Monday, July 23, 2007

Haha, Los Angeles sucks

While Hartwell managed to stay on task for the most part in the next few chapters, in chapter 6, "Where Do You Get Those Crazy Ideas?" he started to wander again. With that chapter title, his wanderings didn't make much sense. Going into it, you're going to think, "He'll talk about places authors get ideas" and instead he begins to go on about what ideas can do and the purpose of ideas etc. etc. and sort of leaves the wondering reader in the dust about idea origination. I think he could have easily gotten away with it had he just named the chapter something different.

I did like the phrase "Science fiction writers are like magpies." Collecting all sorts of random bits and pieces of information and what might seem like junky trivia to others. I do that all the time. I have all sorts of random "stupid" things in my brain that are just waiting to be used. I think this can be attributed not just to SF writers, but to a lot of writers. Tell me the fantasy writer doesn't soak up crazy information or the horror writer isn't collecting bits of something that might make for one freaky-ass story later on.

The chapter on the use of the term "science fiction" was good. I'd never really thought about it before, but it is kind of oxymoronic. Sort of like creative nonfiction. Haha. The problem is that people automatically think infallible facts with science, and that's not always true. Scientists get their theories disproven all the time, so science is more like the search for truth rather than truth itself. Therefore, I see nothing wrong with science sitting next to fiction. Especially since science fiction writers have come up with ideas that have later become reality, hence the reason the government started asking for the help and creative minds of some science fiction writers. There was a whole article about that, which I thought was awesome.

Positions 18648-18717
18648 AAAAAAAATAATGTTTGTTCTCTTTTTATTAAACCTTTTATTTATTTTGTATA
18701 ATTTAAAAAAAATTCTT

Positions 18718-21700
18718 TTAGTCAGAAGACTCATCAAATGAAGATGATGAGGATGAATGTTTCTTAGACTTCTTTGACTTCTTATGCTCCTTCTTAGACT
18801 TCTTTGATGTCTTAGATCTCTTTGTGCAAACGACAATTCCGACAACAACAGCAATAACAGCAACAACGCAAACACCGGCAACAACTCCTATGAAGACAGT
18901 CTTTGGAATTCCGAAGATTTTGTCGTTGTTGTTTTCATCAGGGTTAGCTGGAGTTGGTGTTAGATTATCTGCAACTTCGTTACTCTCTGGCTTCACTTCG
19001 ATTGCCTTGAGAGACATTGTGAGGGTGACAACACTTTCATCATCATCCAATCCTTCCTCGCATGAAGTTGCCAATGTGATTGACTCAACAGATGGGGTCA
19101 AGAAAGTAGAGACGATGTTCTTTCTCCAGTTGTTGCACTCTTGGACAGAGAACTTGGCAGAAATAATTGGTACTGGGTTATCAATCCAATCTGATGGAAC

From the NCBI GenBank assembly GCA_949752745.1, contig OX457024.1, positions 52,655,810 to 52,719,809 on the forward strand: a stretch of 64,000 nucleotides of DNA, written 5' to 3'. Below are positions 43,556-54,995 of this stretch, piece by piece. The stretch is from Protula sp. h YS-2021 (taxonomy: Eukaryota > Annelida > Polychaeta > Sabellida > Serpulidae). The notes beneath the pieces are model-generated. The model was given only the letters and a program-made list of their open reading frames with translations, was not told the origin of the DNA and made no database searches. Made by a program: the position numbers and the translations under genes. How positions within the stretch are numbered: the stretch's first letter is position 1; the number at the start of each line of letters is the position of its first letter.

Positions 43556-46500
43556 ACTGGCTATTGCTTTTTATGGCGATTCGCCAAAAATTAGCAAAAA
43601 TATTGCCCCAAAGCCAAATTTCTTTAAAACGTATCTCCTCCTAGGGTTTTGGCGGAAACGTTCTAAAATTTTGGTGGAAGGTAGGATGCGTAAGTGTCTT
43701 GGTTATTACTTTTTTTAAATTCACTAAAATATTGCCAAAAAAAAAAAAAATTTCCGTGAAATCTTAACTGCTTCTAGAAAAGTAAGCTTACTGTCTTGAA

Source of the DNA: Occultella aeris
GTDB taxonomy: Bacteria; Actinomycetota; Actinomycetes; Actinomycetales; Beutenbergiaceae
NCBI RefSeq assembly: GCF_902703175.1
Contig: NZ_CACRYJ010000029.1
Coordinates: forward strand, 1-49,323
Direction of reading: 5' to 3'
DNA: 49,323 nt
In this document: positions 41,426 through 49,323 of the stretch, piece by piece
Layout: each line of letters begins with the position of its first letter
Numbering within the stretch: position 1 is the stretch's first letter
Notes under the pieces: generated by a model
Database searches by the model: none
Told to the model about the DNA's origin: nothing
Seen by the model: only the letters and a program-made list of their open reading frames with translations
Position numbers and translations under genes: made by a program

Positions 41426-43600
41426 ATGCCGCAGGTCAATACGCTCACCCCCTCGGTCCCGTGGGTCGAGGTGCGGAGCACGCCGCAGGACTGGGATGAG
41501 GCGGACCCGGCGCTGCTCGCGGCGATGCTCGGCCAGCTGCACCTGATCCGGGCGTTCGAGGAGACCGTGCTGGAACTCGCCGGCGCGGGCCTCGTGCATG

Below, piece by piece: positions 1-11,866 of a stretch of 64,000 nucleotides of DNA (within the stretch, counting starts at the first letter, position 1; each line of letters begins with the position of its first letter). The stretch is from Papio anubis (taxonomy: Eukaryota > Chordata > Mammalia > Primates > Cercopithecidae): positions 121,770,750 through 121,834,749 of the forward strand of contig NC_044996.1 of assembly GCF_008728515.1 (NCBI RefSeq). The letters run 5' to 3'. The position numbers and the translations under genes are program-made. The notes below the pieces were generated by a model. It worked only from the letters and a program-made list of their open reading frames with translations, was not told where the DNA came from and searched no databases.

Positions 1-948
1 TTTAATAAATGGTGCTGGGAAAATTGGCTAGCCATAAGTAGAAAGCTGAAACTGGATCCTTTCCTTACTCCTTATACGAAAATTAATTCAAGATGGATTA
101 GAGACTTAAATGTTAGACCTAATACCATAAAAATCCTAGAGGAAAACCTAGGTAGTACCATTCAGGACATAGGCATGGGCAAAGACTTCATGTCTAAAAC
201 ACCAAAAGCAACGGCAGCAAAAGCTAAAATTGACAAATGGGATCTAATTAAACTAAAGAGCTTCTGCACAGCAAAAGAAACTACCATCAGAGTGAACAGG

And yeah, once it becomes reality, it's no fun anymore. Of course, I tend to think that in that moment when fiction is no longer fiction and that invisible vest is actually functioning on a human being, both SF and science are totally kickass. After a while the elation will fade off, but I'll still think of how cool it was when it became real. Execept now we can't write about it like we used to, but oh well. I like to think that will keep the genre fresh and force new ideas to arise. And anyway, you never know what will come next. I remember when they thought they would never invent the gigabyte. Hmm.

My computer has 78 GB. (I could have had around 200 but I didn't have the money at the time).


Currently: Just kinda normal

1 comment:

W. D. Prescott said...

hell I remember when 32 bits was considered a ceiling for processers in game consols and computers. Then Mac comes out with the G5 and think of the speed, memory, and storage capabilities we have attained and are still going. I'm waiting for the terabyte drive. 1,000 gigs! *cream*